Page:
This Mentored Patient-Oriented Research Career Development application will provide for a structured environment with expert mentorship that will enable Dr. Michael Cohen-Wolkowiez to develop as an independent clinical researcher. Although antibiotics are the most commonly used medications in hospitalized infants, dosing for infants is often extrapolated from data obtained in older children and adults. Piperacillin/tazobactam and metronidazole are two antimicrobials commonly used in the nursery for which few pharmacokinetic data are available in premature infants. Dr. Cohen-Wolkowiez will use an integrative approach to investigate the pharmacokinetics and pharmacodynamics of these two agents in premature infants. This approach will include: development of a multiplex antimicrobial assay to measure drug concentrations of five antimicrobials in one ultra-low-volume infant plasma sample;application of sparse sampling methodologies;advanced population PK/PD modeling;and use of clinical opportunities to collect samples. This application will capitalize on unique opportunities provided by the Pediatric Pharmacology Research Unit-funded trial, Antimicrobial PK in High-Risk Infants (PI: Benjamin). Dr. Cohen-Wolkowiez will also have access to the resources of the Duke Clinical Research Institute and the Eshelman School of Pharmacy at UNC (Kashuba, Pollack). The mentorship team assembled is uniquely qualified, and strengths include extensive clinical research experience;internationally recognized thought leadership in trial design, research methods, pharmacology, and PK/PD modeling;and a successful history of mentorship of junior faculty. Dr. Cohen-Wolkowiez's long-term goal is to advance public health by improving antibiotic safety and dosing in infants. This K23 application will provide him with the opportunity to develop a multiplex drug assay and to master PK/PD modeling and simulation techniques in addition to refining clinical trial methodologies to maximize information gained from the limited samples available in this vulnerable population. These skills will be developed through a combination of formal didactic training in pharmacology and biostatics, as well as through mentoring from nationally recognized experts in clinical trials and pediatric pharmacology.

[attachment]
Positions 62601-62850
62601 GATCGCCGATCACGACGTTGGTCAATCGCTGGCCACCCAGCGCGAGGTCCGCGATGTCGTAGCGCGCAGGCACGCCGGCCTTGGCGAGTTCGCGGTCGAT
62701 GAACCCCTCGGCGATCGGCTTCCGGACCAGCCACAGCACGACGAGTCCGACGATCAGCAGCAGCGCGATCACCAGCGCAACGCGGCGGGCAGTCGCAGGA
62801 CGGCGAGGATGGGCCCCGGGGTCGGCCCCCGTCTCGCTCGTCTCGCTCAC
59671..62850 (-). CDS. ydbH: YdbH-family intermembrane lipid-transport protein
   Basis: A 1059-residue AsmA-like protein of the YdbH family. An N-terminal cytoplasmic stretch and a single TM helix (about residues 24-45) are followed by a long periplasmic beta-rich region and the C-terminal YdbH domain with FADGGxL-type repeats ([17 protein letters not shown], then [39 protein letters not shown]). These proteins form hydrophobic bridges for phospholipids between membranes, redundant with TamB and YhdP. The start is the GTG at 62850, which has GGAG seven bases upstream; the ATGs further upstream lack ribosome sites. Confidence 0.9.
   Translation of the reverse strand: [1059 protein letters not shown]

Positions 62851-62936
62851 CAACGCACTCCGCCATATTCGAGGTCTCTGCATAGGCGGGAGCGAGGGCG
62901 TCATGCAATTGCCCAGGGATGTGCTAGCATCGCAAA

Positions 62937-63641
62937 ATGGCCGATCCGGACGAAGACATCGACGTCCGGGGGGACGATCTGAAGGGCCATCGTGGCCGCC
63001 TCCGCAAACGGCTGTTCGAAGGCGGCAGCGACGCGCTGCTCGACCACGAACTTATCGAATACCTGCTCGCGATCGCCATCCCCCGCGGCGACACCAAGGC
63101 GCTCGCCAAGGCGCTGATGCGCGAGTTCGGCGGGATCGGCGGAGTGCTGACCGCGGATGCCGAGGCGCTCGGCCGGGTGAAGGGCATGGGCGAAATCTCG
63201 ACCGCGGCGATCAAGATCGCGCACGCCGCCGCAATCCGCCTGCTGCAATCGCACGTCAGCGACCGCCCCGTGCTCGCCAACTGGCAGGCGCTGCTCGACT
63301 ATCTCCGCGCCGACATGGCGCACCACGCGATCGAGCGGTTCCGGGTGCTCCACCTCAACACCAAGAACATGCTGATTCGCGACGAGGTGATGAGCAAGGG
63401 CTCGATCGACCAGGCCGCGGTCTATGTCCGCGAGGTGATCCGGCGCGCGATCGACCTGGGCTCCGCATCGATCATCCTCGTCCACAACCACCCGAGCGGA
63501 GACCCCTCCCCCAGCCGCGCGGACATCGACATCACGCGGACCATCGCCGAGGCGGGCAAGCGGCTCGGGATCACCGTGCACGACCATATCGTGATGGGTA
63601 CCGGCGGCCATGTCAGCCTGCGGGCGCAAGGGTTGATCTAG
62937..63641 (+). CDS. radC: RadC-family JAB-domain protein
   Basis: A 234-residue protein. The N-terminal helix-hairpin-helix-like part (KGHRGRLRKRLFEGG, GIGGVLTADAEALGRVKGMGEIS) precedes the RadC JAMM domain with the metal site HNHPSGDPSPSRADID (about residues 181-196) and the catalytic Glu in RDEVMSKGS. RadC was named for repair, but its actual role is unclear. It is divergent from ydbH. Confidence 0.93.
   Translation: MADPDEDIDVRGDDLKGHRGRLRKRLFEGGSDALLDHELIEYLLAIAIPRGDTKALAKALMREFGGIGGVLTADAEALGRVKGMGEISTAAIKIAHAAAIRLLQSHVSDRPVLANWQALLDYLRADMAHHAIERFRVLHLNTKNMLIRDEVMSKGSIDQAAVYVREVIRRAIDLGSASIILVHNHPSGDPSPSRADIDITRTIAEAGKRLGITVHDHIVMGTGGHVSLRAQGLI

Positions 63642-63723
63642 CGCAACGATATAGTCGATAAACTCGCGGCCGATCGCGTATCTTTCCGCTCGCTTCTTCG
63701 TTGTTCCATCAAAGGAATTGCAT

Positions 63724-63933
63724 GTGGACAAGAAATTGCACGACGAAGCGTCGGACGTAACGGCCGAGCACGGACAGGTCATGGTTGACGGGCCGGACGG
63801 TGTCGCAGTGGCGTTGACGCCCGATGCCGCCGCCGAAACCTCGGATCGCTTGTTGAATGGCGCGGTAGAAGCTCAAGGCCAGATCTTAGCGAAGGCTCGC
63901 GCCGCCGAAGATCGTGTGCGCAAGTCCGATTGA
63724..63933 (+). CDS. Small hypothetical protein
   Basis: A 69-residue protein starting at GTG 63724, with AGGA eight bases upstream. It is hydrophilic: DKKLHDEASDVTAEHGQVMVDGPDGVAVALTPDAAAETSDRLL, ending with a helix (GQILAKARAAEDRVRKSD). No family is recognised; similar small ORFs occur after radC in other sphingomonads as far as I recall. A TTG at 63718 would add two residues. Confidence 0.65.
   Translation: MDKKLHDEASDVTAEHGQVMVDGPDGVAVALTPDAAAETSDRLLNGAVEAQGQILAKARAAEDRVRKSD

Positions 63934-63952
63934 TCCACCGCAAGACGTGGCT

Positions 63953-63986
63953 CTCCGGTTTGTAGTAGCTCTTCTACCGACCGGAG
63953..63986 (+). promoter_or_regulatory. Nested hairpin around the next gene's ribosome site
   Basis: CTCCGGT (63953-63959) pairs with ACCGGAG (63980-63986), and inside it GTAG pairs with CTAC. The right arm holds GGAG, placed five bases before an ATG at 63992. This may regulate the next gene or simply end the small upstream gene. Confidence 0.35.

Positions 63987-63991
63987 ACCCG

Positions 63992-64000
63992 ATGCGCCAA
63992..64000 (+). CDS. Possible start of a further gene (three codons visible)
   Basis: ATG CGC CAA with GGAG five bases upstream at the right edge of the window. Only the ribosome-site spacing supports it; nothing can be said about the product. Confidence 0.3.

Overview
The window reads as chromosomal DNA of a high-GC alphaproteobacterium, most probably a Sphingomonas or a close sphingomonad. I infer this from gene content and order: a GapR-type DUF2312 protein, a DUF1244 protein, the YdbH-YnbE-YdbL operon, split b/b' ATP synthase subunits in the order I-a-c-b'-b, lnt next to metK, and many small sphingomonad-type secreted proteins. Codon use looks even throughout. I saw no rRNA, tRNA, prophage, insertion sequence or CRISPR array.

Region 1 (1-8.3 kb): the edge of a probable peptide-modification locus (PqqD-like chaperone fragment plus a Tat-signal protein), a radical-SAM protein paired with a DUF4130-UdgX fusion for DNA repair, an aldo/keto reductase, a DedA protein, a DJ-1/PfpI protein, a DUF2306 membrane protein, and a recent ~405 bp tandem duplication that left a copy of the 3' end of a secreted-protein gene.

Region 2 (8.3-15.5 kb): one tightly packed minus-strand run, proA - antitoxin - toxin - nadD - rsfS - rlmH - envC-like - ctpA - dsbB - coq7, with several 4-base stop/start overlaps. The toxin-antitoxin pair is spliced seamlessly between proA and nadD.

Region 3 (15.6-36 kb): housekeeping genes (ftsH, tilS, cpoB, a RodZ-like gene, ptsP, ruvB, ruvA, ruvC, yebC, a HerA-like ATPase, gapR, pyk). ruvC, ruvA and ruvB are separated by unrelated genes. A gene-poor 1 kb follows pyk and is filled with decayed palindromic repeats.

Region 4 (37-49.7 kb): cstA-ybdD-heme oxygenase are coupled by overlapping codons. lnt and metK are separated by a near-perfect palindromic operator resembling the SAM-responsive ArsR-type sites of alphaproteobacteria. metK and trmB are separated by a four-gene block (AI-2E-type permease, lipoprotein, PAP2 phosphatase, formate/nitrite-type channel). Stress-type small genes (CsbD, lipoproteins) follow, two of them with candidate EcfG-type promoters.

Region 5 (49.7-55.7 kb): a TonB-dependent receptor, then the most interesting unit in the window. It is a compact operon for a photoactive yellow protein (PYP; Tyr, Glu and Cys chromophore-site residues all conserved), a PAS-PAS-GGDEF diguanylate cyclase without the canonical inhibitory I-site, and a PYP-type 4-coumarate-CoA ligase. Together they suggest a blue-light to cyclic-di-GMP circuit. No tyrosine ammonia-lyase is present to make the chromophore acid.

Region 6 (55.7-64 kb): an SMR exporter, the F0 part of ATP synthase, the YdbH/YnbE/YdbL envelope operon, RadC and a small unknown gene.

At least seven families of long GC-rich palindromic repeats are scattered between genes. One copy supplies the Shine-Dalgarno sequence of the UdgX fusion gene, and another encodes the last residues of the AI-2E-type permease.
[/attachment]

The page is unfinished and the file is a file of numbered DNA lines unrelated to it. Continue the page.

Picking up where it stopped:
Public Health Relevance

Relevance Statement Invasive infections in premature infants are common and often fatal. Therefore, physicians commonly prescribe antimicrobial agents to treat suspected or confirmed infections in this population. Appropriate dosing of most antimicrobial agents in infants is unknown and information obtained from older patients often has failed to accurately predict newborn drug disposition. This application will use a novel approach to investigate the pharmacokinetics and pharmacodynamics of antimicrobial agents commonly used in infants, using an ultra-low volume multiplex assay, scavenge sampling methodologies, and advanced PK-PD modeling.

Agency
National Institute of Health (NIH)
Institute
Eunice Kennedy Shriver National Institute of Child Health & Human Development (NICHD)
Type
Mentored Patient-Oriented Research Career Development Award (K23)
Project #
5K23HD064814-04
Application #
8514953
Study Section
Special Emphasis Panel (ZHD1-DSR-A (CM))
Program Officer
Ren, Zhaoxia
Project Start
2010-08-15
Project End
2015-07-31
Budget Start
2013-08-01
Budget End
2014-07-31
Support Year
4
Fiscal Year
2013
Total Cost
$120,003
Indirect Cost
$8,889
Name
Duke University
Department
Pediatrics
Type
Schools of Medicine
DUNS #
044387793
City
Durham
State
NC
Country
United States
Zip Code
27705
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Kanesvaran, Ravindran; Watt, Kevin; Turnbull, James D et al. (2015) A Single-Arm Phase 1b Study of Everolimus and Sunitinib in Patients With Advanced Renal Cell Carcinoma. Clin Genitourin Cancer 13:319-27
Autmizguine, Julie; Cohen-Wolkowiez, Michael; Ilowite, Norman et al. (2015) Rilonacept pharmacokinetics in children with systemic juvenile idiopathic arthritis. J Clin Pharmacol 55:39-44
Tremoulet, Adriana; Le, Jennifer; Poindexter, Brenda et al. (2014) Characterization of the population pharmacokinetics of ampicillin in neonates using an opportunistic study design. Antimicrob Agents Chemother 58:3013-20
Tunks, Robert D; Barker, Piers C A; Benjamin Jr, Daniel K et al. (2014) Sildenafil exposure and hemodynamic effect after Fontan surgery. Pediatr Crit Care Med 15:28-34
Hester, Willie; Fry, Caitlyn; Gonzalez, Daniel et al. (2014) Thromboprophylaxis with fondaparinux in high-risk postoperative patients with renal insufficiency. Thromb Res 133:629-33
Beam, Kristyn S; Laughon, Matthew M; Hornik, Christoph P et al. (2014) Predictors of positive cerebrospinal fluid cultures in infants with bacteremia. Pediatr Infect Dis J 33:360-5
Gostelow, Martyn; Gonzalez, Daniel; Smith, P Brian et al. (2014) Pharmacokinetics and safety of recently approved drugs used to treat methicillin-resistant Staphylococcus aureus infections in infants, children and adults. Expert Rev Clin Pharmacol 7:327-40
Laughon, Matthew M; Avant, Debbie; Tripathi, Nidhi et al. (2014) Drug labeling and exposure in neonates. JAMA Pediatr 168:130-6
Autmizguine, Julie; Guptill, Jeffrey T; Cohen-Wolkowiez, Michael et al. (2014) Pharmacokinetics and pharmacodynamics of antifungals in children: clinical implications. Drugs 74:891-909

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